An athlete is responsible for anything found in their system, regardless of how it got there or whether there is any intention to cheat. All athletes and athlete support personnel should make themselves aware of the risks, so they don’t receive an unintentional ban from sport. Useful information for athletes can be found on the UKAD website.
The Prohibited List
All banned substances and methods in Code-compliant sports are outlined in the Prohibited List. Substances and methods can be added to the Prohibited List at any time; however, it is updated as a minimum once a year, coming into effect on 1 January. The latest Prohibited List can be found on the WADA website. As this list is updated frequently, athletes and athlete support personnel should make sure they check it regularly for any changes. More information can be found on UKAD’s website here.
Before taking any medication (whether from a doctor or purchased over the counter), athletes must check to make sure it doesn’t contain any banned substances. Medications (ingredients or brand name) can be checked online at Global DRO. It is important to note that medications bought in one country may contain different ingredients to the same branded medication in another country. For more information on checking medications, visit UKAD’s website here.
Taking Nutritional Supplements
UKAD always advises a food first approach to nutrition, as there are no guarantees that any supplement product is free from banned substances. Athletes can support their training and progress towards their targets by eating and enjoying nutritious food. With a bit of planning, it is possible to eat a delicious and healthy diet made up of a variety of food types at the right time, and in the right quantities.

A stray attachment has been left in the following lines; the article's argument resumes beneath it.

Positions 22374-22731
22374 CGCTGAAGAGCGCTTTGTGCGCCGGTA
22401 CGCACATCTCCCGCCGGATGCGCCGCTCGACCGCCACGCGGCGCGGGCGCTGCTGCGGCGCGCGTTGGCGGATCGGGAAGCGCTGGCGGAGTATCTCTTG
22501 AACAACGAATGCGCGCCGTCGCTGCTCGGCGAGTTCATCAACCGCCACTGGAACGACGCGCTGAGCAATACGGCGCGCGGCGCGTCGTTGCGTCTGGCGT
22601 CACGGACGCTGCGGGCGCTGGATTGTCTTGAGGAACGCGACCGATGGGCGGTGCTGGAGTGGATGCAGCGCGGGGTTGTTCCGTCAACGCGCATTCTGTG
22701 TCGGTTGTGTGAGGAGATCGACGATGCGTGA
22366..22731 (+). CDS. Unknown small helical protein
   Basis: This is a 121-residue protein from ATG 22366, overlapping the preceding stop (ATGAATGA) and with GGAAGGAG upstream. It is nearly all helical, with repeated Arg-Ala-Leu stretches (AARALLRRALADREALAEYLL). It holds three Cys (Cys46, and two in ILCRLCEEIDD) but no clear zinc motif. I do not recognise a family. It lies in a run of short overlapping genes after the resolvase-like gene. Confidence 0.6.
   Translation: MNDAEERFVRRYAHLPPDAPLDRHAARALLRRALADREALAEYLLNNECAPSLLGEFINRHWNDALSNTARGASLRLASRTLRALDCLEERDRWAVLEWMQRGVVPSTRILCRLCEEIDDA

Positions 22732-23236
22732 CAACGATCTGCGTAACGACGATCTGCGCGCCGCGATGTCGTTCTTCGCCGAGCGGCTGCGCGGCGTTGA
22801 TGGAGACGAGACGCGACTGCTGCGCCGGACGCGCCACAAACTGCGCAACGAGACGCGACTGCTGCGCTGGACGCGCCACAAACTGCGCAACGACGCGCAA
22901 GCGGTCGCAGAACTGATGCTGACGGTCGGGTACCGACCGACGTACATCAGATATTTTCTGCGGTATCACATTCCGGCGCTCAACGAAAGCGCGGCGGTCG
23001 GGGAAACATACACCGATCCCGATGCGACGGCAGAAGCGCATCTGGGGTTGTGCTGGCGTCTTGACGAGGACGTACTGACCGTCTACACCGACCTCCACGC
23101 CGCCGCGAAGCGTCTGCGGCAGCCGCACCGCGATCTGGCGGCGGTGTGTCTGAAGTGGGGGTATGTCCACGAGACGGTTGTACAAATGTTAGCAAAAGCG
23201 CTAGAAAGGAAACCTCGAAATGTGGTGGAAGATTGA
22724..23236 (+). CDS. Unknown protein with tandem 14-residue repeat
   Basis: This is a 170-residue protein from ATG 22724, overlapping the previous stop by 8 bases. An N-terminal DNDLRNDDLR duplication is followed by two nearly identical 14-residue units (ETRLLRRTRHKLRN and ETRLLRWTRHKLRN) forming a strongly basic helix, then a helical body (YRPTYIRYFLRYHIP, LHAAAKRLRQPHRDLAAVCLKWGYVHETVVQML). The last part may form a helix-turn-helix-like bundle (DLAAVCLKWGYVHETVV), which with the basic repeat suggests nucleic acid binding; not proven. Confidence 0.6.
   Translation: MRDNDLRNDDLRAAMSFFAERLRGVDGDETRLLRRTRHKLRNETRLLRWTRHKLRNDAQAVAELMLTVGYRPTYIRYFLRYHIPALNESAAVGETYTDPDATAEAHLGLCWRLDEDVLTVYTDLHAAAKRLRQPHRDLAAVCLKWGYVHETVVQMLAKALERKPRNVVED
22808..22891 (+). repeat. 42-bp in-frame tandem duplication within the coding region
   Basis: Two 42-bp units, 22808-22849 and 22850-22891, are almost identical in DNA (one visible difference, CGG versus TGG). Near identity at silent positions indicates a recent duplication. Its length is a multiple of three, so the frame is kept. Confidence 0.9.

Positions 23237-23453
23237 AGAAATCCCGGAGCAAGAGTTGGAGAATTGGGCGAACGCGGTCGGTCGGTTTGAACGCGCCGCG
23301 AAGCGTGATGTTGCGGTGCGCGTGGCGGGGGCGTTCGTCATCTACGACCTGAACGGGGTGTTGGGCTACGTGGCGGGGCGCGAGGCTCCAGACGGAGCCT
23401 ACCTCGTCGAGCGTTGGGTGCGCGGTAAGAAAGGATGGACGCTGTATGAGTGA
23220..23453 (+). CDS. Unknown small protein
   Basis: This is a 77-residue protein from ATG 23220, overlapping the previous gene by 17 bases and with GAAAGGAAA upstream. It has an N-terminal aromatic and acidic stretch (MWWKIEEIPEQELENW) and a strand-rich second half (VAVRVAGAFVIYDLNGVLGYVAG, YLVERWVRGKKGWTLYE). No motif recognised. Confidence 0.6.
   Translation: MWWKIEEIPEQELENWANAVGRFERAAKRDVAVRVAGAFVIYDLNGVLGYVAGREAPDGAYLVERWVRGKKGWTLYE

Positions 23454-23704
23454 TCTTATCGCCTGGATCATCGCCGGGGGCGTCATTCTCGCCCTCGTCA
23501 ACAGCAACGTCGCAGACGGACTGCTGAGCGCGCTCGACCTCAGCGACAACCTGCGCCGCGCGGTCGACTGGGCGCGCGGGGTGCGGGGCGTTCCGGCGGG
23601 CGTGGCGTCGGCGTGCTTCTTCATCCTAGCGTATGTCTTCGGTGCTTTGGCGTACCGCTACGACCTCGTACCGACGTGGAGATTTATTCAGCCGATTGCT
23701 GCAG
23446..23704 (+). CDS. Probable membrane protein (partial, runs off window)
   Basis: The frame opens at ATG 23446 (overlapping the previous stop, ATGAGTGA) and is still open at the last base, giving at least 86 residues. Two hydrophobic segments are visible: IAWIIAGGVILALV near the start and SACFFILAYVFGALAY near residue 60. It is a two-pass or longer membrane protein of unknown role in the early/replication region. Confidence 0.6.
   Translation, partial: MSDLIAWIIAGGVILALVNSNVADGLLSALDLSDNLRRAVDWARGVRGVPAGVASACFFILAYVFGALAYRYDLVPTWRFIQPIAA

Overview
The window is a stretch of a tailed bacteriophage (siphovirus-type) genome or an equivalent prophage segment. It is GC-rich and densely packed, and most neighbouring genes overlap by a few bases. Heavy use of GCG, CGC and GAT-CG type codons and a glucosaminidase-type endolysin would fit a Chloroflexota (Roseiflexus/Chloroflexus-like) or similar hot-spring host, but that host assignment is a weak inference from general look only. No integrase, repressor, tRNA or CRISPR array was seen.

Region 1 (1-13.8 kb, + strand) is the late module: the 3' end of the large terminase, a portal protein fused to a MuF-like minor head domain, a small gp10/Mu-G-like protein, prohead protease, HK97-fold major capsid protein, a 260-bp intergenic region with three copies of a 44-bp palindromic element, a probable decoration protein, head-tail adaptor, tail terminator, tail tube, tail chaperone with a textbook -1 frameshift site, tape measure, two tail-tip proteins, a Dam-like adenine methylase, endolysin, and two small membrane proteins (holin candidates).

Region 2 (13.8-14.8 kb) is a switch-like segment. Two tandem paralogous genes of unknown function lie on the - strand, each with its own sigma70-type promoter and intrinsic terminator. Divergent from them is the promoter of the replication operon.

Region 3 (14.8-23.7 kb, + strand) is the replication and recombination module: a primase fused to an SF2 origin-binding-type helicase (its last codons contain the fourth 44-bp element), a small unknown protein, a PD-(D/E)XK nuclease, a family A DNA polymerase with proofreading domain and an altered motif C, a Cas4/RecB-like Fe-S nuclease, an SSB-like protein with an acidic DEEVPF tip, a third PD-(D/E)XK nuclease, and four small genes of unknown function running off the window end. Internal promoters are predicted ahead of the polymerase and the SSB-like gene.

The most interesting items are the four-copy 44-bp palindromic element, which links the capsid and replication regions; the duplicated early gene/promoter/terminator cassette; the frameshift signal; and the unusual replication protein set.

Athletes should assess the need, the risks and the consequences before deciding to take a supplement, and if they need to use one, visit the Informed Sport website to check whether supplements have been batch-tested. More advice on managing supplement risks can be found on UKAD’s Supplement Hub here.
Applying for a Therapeutic Use Exemption (TUE)
If an athlete with a legitimate medical condition needs to use a prohibited substance or method, they will need to apply for a Therapeutic Use Exemption (TUE). This is only accepted if there are no other suitable permitted medications or treatments that can be used, and there is a strict, detailed process to determine this. Athletes can find out more information about the TUE process on the UKAD website here and use the TUE Wizard to find out whether they need to apply for a TUE and who to submit their application to.
What happens in a test?
Athletes should feel prepared and know their rights and responsibilities when they are notified to be tested by a Chaperone or Doping Control Officer. Check out this video below on the testing process from start to finish:
Athletes can find out more in the Introduction to Testing section of UKAD’s website.
Protect Your Sport
Protecting clean sport depends on everyone playing their part - athletes, coaches, or parents - whether on centre stage or behind the scenes. Speak out if you feel there’s something wrong - no matter how small. UKAD guarantee that your identity will always be kept 100% confidential. Find out more about Protect Your Sport here.
There are four ways to contact if you want to speak out:
- Email - When you feel something’s wrong, send UKAD an email. UKAD guarantee that your name and email address will be kept confidential. Email at email@example.com
- WhatsApp - Message on WhatsApp* at +44 (0) 7587 634711 - no matter how small. UKAD guarantee that your name and number will be kept confidential.
- Online Form - Let UKAD know via the form on protectyoursport.co.uk. Choose the two-way communication option at the end of the form. You will still be anonymous, but UKAD will have the chance to follow up later on. Fill in the form here
- 24/7 Hotline - Call on 08000 32 23 32. UKAD is here to listen and won’t ask who you are. You may want to keep your identity a secret but telling UKAD who you are makes a real difference later on, so consider emailing or speaking via WhatsApp first.
*WhatsApp is an encrypted platform. This number is not open to receiving calls